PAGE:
When Did the Nursing Shortage Begin?

According to the World Health Organization (WHO), the nursing profession has dealt with periodic nursing shortages; however, shortages have always been resolved until the past decade. With many nurses near retirement age, the increasing number of older adults with chronic disease, and the inability to train nurses fast enough, the nursing shortage will only grow. Healthcare organizations and academic nursing programs must align in order to address the nursing shortage.

What States Have a Nursing Shortage?

Not every state is experiencing a nursing shortage. Nurses tend to work in urban areas, leaving rural areas facing more significant shortages. Additionally, the COVID-19 pandemic has demonstrated the shortage of specialized nurses around the country. Healthcare systems are overwhelmed with the acute needs of patients ill with COVID-19, and nurses with specialized skillsets are in high demand. While there is a nursing shortage nationwide, it is interesting to see the differences between states. You might think that it could be rural vs. Urban areas, but that is not the case. According to a Supply and Demand Summary by the Center on Education and the Workforce at Georgetown University, North Dakota, Washington D.C. and Rhode Island have the highest concentration of nurses (Georgetown University PDF source).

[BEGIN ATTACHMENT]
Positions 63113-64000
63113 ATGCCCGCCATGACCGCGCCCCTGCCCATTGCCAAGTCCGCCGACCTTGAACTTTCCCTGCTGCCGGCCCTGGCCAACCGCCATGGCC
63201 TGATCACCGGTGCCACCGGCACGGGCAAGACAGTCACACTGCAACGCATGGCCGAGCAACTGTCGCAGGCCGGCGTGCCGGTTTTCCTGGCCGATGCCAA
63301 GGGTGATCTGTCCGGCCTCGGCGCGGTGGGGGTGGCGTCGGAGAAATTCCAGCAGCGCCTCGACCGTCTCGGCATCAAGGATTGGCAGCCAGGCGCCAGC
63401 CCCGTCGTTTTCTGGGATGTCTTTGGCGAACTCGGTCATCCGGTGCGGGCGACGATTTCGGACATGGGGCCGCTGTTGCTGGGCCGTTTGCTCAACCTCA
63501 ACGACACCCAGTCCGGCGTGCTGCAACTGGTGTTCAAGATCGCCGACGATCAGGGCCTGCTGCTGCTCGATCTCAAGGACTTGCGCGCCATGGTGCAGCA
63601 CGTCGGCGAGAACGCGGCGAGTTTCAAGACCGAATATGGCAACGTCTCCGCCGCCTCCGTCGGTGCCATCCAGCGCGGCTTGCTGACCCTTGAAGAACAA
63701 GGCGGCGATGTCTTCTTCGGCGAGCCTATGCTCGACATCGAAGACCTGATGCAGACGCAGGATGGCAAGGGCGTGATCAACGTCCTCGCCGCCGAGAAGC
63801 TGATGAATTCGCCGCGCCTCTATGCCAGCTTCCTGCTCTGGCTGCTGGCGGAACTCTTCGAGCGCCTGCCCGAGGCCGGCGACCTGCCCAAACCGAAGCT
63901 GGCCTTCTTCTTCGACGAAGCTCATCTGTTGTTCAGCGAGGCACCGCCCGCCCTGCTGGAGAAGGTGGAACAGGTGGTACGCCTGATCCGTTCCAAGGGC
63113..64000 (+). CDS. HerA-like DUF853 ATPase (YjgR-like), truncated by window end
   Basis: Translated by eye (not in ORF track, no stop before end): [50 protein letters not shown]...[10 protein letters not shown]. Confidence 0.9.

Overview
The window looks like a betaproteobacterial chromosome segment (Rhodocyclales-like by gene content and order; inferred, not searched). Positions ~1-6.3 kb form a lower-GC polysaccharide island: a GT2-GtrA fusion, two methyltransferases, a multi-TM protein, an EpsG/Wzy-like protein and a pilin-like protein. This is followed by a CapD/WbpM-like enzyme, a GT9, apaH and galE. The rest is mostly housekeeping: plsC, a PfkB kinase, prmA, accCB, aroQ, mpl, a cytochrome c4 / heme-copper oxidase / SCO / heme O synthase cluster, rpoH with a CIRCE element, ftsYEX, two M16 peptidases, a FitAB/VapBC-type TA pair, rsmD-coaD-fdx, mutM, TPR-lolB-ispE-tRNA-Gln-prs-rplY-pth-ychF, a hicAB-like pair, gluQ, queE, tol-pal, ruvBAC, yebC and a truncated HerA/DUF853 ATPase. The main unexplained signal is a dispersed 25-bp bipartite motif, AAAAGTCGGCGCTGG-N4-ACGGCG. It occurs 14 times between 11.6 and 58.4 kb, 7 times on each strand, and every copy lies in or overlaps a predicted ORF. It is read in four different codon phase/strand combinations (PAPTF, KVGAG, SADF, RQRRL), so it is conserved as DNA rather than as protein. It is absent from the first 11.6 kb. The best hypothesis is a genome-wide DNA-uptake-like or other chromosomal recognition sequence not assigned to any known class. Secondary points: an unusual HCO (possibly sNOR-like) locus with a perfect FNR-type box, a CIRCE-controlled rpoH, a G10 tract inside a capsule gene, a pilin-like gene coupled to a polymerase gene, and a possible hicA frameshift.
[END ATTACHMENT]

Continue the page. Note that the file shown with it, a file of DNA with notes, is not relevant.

In contrast, California, Georgia and Nevada have the lowest. California, Texas and New York are reported to have the highest number of nurse vacancies.

What Types of Nurses are Most in Demand?